5. How long before the money invested starts turning into money returned? Each bike needs to be rented for 28 hours for it to become profitable. It is only by focusing on organized guided tours that we can ensure that each bike will turn a profit. Most Tours are about 3 hours long, so we have to ensure that we have 9 tours per year, which can be accomplished easily within the first month. Then, considering rent and all other start-up costs, the estimated time where invested most will be returned is 2 months.
  6. Do you hope to sell this company? Not within the next 5 years. For how much? That will depend on how many outlets have been created. What is the gross margin of what you'll be selling?
  7. How long will it take you to reach scale? We hope that after 2 years, we will be able to reach scale and open to 5 more outlets around the county.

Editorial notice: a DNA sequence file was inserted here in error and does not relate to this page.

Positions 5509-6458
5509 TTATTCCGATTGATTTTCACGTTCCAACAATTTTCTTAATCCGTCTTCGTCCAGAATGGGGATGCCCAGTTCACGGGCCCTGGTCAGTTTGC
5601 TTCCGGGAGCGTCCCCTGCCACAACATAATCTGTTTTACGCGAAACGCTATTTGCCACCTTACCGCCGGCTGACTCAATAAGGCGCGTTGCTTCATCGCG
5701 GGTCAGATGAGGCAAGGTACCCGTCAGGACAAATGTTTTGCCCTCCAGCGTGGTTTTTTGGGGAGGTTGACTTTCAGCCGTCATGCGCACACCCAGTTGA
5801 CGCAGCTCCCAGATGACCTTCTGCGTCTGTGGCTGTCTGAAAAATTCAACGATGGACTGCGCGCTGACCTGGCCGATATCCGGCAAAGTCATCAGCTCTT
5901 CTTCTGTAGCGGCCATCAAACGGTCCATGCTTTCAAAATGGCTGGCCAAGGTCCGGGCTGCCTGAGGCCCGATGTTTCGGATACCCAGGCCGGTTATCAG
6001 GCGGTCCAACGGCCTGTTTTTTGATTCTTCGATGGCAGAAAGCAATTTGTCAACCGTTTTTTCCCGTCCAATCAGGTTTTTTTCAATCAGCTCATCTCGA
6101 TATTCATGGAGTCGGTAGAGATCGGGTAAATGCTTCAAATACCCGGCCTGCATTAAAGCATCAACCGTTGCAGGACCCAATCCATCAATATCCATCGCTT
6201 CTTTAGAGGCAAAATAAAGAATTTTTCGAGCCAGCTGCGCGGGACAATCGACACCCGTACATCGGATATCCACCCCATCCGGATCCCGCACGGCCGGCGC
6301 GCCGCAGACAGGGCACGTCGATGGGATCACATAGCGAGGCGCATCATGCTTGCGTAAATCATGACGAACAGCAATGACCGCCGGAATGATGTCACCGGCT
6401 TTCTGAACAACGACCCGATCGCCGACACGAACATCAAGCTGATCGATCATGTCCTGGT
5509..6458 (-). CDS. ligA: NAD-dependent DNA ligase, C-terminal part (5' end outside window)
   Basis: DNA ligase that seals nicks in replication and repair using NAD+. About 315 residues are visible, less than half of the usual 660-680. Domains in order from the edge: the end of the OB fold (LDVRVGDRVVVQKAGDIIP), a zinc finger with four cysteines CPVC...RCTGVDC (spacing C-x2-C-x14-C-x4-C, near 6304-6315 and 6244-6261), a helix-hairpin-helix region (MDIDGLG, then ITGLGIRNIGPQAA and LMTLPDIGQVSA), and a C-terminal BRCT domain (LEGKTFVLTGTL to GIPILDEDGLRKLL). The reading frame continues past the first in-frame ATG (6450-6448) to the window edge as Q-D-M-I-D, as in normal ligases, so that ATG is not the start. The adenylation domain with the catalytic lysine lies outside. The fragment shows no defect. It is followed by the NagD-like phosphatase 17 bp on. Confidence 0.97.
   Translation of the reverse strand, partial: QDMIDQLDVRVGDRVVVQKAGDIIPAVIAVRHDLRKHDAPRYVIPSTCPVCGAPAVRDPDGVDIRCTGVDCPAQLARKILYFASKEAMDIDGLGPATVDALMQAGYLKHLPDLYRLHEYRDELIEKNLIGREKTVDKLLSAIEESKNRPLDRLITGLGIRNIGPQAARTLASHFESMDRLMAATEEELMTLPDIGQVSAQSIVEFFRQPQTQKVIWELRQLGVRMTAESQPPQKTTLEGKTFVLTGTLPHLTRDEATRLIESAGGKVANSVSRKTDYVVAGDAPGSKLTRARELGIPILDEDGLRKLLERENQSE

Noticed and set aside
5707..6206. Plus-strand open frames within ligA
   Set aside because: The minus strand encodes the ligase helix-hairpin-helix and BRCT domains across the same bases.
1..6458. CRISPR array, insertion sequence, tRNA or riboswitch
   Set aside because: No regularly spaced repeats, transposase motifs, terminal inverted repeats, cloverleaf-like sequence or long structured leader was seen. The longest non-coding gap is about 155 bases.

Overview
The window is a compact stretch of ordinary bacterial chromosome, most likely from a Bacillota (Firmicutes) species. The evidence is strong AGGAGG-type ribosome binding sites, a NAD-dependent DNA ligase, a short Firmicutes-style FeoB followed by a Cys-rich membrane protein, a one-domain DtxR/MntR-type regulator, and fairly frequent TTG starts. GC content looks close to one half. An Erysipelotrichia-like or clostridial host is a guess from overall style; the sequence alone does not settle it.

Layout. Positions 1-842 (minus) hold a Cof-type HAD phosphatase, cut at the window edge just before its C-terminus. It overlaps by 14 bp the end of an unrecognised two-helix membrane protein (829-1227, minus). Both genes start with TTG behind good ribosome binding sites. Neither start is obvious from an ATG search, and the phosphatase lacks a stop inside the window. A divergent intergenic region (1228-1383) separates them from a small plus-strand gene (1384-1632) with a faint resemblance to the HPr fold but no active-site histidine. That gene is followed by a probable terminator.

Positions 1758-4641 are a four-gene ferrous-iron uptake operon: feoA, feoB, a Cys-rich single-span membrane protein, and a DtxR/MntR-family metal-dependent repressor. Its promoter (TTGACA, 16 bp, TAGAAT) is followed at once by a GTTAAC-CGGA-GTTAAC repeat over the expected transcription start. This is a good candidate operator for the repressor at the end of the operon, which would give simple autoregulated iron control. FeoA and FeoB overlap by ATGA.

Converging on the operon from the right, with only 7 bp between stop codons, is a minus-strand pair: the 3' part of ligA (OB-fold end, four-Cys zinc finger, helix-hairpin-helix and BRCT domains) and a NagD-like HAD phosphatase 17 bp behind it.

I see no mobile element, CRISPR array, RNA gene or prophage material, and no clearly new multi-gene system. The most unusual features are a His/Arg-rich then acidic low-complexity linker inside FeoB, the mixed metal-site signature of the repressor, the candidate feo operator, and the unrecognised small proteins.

Given all this, and what you learned in the video, what sort of funding are you seeking? We will attempt to use our savings to fund this venture. If needed, we will use our personal line of credit to fund the rest.

Lesson #4: HIRING

If we can agree that a key part of your business is going to be your people and what they contribute, can we also agree that some hires are better than others? YES.

In this part of the 7-part plan, you're going to commit (not just describe, but commit) to what your human resources look like.

  1. Who are the first employees you need? We will need a bookkeeper, a guide, a cashier, and a bike mechanic.